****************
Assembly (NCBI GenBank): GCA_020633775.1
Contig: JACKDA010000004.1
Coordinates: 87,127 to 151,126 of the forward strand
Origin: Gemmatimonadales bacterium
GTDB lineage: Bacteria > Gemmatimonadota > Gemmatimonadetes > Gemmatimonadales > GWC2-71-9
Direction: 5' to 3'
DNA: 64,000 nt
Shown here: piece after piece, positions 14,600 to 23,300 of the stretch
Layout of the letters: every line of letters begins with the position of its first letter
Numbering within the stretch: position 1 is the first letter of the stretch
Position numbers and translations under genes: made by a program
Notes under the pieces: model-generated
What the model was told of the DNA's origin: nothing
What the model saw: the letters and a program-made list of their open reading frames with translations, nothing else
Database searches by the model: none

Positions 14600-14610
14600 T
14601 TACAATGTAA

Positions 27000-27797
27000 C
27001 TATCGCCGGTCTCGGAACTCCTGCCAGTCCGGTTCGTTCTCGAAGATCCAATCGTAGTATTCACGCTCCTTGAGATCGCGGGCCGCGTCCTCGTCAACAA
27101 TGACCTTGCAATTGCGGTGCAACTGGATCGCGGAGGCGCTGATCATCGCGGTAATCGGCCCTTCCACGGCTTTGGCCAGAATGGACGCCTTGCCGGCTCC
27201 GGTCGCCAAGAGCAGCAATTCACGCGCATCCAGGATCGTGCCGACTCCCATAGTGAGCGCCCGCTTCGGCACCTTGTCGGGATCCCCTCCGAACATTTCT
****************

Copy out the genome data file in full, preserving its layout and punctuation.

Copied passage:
Assembly (NCBI GenBank): GCA_020633775.1
Contig: JACKDA010000004.1
Coordinates: 87,127 to 151,126 of the forward strand
Origin: Gemmatimonadales bacterium
GTDB lineage: Bacteria > Gemmatimonadota > Gemmatimonadetes > Gemmatimonadales > GWC2-71-9
Direction: 5' to 3'
DNA: 64,000 nt
Shown here: piece after piece, positions 14,600 to 23,300 of the stretch
Layout of the letters: every line of letters begins with the position of its first letter
Numbering within the stretch: position 1 is the first letter of the stretch
Position numbers and translations under genes: made by a program
Notes under the pieces: model-generated
What the model was told of the DNA's origin: nothing
What the model saw: the letters and a program-made list of their open reading frames with translations, nothing else
Database searches by the model: none

Positions 14600-14610
14600 T
14601 TACAATGTAA

Positions 27000-27797
27000 C
27001 TATCGCCGGTCTCGGAACTCCTGCCAGTCCGGTTCGTTCTCGAAGATCCAATCGTAGTATTCACGCTCCTTGAGATCGCGGGCCGCGTCCTCGTCAACAA
27101 TGACCTTGCAATTGCGGTGCAACTGGATCGCGGAGGCGCTGATCATCGCGGTAATCGGCCCTTCCACGGCTTTGGCCAGAATGGACGCCTTGCCGGCTCC
27201 GGTCGCCAAGAGCAGCAATTCACGCGCATCCAGGATCGTGCCGACTCCCATAGTGAGCGCCCGCTTCGGCACCTTGTCGGGATCCCCTCCGAACATTTCT